Power is not an institution, and not a structure; neither is it a certain strength we are endowed with; it is the name that one attributes to a complex strategical situation in a particular society. – Michel Foucault
I have been thinking about power and what it really means in our lives.
Let’s start with a misconception – people often say that something is power. Knowledge is power. The person who holds the pen has the power. But power is power and it shows itself in different ways – it’s contingent on the situation and what’s going on around us.
The simplest form of power is brute force or the power of superior weaponry. The person who invented the sharp stick had power over animals. The power of the modern nation state rests in how far its weapons travel – the most powerful nations are the ones that can attack targets anywhere in the world.
But while superior weapons can win a war they cannot maintain peace. It’s well known that a military force will find it hard to control a population that does not agree to be controlled. You see that play out in battlefield after battlefield – after the quick victory comes the grinding conflict until all too often victors give up and leave.
Some people argue that in old conflicts, such as colonial ones, the powers gave up military control in exchange for contractual control. Poor nations that were once colonies remain poor, trapped in contracts that force them to repay old debts or take on obligations that oppress them. The power of contract benefits the wealthy – if you can force people to do what you want through the power of a contract that courts will enforce then you have control – you have power over them.
The power of weapons and the power of contracts is a particularly Western concept, the former a product of the industrial revolution and the latter dating back to the importance of the “Word” in the nature of Western thought.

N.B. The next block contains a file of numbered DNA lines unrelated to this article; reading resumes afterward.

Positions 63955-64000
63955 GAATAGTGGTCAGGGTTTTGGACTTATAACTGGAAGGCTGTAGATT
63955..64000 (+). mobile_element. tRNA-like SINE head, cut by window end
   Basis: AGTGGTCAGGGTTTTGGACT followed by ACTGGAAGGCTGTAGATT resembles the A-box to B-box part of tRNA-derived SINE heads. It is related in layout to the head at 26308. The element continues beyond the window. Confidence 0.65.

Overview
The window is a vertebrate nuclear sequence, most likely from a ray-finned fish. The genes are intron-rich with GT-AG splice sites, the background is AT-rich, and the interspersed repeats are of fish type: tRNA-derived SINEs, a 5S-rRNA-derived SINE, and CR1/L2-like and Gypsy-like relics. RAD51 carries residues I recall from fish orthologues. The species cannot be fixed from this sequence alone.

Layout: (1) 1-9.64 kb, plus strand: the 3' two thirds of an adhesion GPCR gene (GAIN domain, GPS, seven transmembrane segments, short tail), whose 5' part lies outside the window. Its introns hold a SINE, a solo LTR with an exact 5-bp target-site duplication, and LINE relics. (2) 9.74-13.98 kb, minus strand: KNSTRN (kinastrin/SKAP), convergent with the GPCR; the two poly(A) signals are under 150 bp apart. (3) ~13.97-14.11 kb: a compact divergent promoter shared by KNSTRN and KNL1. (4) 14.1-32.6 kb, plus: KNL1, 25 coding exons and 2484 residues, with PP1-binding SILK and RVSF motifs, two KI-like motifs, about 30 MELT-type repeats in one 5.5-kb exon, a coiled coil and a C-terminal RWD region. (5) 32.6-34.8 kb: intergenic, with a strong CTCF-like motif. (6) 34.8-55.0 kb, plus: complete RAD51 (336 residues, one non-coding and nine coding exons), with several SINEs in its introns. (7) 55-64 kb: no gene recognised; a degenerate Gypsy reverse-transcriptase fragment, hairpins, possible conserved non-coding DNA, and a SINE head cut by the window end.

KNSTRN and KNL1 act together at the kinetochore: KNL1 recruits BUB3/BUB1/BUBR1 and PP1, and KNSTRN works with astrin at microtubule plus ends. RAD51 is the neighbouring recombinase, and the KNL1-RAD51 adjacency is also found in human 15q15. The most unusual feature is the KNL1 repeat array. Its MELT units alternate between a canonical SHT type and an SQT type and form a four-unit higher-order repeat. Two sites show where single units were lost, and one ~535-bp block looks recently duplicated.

It’s different in the East, and one expression of this is in Kakuzo Okakura’s “The book of tea” published in 1906. This is a unique window into an Eastern view of the West before the wars of the twentieth century. Okakura writes about “the gentle art of peace” – which you might contrast with Machiavelli’s “The prince”. The latter is about getting and holding power. The former is about the importance of tea.
It’s interesting that Okakura talks about a harmonious society as being weak against aggression. Liberals in society, the people who don’t want guns and want their children to be able to live a peaceful life are, by definition, less able to defend themselves against violence. But violence is not a long-term strategy – it does not create winners but ends up with pockets of defended land – the castles of old. You need something different if you want to have a peaceful society.
Okakura was writing more than a century ago and the problem is that perhaps we’re all becoming the same now. The twentieth century sparked an arms race and we now have a world that is controlled through military power and global contracts. We can write and bemoan what’s going on but perhaps for real change to happen we need to be able to sit and have a cup of tea with those we share a planet with, even if they are less powerful than us.